Though transportation by car has steadily increased over the years, the sizeable difference is in the cars themselves, literally. Cars in Poland are taxed based on their engine size, so many people choose to drive cars with smaller engines (thus fewer emissions) in order to reduce their costs. That frugalness helps the environment at the same time (The price of gas in Poland is also extremely high, so using public transportation makes much more economic sense for most people).

Another “green” innovation in Poland is grocery bags, or rather the lack thereof. Many of Poland’s cities are making an effort to reduce plastic bag waste by simply asking customers if they need a bag. The catch? If you want a bag you’ll have to pay for it! A nominal fee is tacked on for plastic bags during your shopping, so a better, cheaper and greener alternative is to bring your own bags.

The cities of Gdansk, Inowroclaw, Tychy and Zabrze already have passed local laws to ban the free handing out of plastic bags, and many more cities are deciding on similar initiatives.

Poland is truly undergoing a cultural shift toward environmental friendliness. Awareness about the topic is spreading with more and more initiatives sprouting up all over the country.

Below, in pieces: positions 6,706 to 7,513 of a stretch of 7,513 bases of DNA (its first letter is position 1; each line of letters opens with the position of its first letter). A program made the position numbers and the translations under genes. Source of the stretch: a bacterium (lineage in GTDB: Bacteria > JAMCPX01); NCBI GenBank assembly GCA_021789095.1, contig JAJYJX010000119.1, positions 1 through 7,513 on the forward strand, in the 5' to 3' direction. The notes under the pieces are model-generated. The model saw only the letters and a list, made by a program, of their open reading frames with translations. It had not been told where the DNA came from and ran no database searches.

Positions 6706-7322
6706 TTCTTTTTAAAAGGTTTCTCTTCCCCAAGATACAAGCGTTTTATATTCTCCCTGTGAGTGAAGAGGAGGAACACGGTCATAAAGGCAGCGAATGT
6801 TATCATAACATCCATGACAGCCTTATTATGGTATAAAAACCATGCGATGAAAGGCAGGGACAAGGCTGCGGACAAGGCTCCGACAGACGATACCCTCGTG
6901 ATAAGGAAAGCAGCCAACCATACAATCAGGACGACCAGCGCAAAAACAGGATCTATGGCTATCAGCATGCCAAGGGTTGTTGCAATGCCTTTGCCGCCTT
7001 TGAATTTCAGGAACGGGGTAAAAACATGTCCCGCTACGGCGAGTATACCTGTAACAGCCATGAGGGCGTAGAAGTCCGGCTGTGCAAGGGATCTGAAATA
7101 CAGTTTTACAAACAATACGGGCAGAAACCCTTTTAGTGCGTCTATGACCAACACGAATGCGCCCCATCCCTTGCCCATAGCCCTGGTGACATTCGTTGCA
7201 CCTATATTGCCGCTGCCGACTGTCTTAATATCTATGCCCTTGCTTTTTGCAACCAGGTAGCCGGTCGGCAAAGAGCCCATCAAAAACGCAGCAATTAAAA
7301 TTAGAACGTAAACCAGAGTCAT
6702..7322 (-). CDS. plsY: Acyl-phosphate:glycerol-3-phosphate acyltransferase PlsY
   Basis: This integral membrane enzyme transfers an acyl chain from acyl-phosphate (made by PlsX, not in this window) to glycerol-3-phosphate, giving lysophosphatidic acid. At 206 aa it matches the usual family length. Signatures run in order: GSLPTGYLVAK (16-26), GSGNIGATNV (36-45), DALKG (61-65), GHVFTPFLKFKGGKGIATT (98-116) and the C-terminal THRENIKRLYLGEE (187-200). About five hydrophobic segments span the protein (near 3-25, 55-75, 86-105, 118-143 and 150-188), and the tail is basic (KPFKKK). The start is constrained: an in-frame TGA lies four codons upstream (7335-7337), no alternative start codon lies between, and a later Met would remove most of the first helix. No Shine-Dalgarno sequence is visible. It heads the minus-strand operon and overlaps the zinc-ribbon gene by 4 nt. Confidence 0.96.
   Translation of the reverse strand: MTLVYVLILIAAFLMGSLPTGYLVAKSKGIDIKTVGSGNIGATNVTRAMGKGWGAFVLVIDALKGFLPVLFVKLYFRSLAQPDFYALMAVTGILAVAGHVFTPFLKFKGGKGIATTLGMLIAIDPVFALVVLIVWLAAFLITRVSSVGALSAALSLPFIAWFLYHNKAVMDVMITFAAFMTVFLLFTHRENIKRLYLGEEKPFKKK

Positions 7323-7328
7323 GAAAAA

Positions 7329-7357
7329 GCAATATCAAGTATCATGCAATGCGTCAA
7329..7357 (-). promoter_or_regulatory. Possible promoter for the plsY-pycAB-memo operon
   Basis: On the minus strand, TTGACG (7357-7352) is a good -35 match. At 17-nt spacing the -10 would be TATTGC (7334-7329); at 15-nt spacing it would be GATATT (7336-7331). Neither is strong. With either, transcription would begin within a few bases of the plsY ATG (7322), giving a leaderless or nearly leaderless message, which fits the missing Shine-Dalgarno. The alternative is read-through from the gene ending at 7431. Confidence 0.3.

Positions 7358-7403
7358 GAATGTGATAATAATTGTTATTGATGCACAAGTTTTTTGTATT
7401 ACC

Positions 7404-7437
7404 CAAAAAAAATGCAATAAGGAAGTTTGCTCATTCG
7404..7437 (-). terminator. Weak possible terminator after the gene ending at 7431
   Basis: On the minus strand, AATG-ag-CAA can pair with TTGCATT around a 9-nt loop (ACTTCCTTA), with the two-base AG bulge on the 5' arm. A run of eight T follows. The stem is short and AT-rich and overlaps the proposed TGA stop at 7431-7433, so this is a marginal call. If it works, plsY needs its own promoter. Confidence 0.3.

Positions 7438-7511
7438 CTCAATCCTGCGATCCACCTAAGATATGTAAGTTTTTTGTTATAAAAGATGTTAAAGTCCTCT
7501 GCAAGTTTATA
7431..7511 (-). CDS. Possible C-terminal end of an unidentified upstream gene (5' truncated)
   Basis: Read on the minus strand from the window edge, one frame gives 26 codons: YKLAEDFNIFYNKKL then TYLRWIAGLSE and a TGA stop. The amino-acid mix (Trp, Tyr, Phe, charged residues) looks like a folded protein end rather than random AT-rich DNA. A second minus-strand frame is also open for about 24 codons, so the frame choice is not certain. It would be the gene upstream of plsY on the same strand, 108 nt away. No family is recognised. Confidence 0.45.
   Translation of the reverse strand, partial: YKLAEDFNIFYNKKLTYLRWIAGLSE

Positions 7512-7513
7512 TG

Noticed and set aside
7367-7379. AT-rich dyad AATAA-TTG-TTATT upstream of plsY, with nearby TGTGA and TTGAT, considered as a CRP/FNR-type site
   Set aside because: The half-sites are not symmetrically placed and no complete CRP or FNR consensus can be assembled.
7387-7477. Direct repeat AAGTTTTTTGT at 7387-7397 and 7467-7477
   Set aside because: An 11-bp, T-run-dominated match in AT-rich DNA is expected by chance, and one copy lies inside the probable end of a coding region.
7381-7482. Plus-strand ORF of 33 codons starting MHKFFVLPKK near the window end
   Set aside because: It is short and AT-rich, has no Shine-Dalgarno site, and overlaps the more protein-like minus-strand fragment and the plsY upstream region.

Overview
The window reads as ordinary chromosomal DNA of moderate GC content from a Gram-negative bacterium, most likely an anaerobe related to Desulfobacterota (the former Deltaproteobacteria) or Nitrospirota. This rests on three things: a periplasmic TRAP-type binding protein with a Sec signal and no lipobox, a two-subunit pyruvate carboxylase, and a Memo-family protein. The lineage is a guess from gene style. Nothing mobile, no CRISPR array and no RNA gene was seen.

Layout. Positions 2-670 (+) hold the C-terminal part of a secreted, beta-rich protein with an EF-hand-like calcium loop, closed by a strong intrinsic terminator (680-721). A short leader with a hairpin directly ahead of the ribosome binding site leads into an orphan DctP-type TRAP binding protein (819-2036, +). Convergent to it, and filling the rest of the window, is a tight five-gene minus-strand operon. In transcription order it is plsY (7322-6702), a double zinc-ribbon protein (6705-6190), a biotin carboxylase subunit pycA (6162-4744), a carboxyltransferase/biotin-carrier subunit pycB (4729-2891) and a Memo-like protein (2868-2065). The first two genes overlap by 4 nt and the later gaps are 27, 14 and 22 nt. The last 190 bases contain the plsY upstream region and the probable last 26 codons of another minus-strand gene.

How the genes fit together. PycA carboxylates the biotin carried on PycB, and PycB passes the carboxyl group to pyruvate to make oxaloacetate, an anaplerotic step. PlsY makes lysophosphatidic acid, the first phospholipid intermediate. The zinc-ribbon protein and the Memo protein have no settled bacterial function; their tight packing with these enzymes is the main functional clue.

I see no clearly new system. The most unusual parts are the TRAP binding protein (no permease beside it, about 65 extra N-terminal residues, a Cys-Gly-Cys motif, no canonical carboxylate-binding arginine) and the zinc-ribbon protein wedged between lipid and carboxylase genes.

I recently observed an exhibition at a shopping center in Wroclaw titled “Eco Fashion.” The goal of the exhibition was to demonstrate practices on how to recycle with a focus on fashion.  The campaign showed a multitude of creative ideas for recycling everyday items into clothes, furniture and more, along with games, prizes and interesting facts about recycling. For example, did you know that recycling one plastic bottle saves enough energy to power a 60-watt light bulb for six hours?

The entries varied in shape and size from a plastic cup coffee table to a dress made from garbage bags. But the overall message was heard loud and clear, eco-friendliness is here to stay in Poland — with many more “green” advances to come!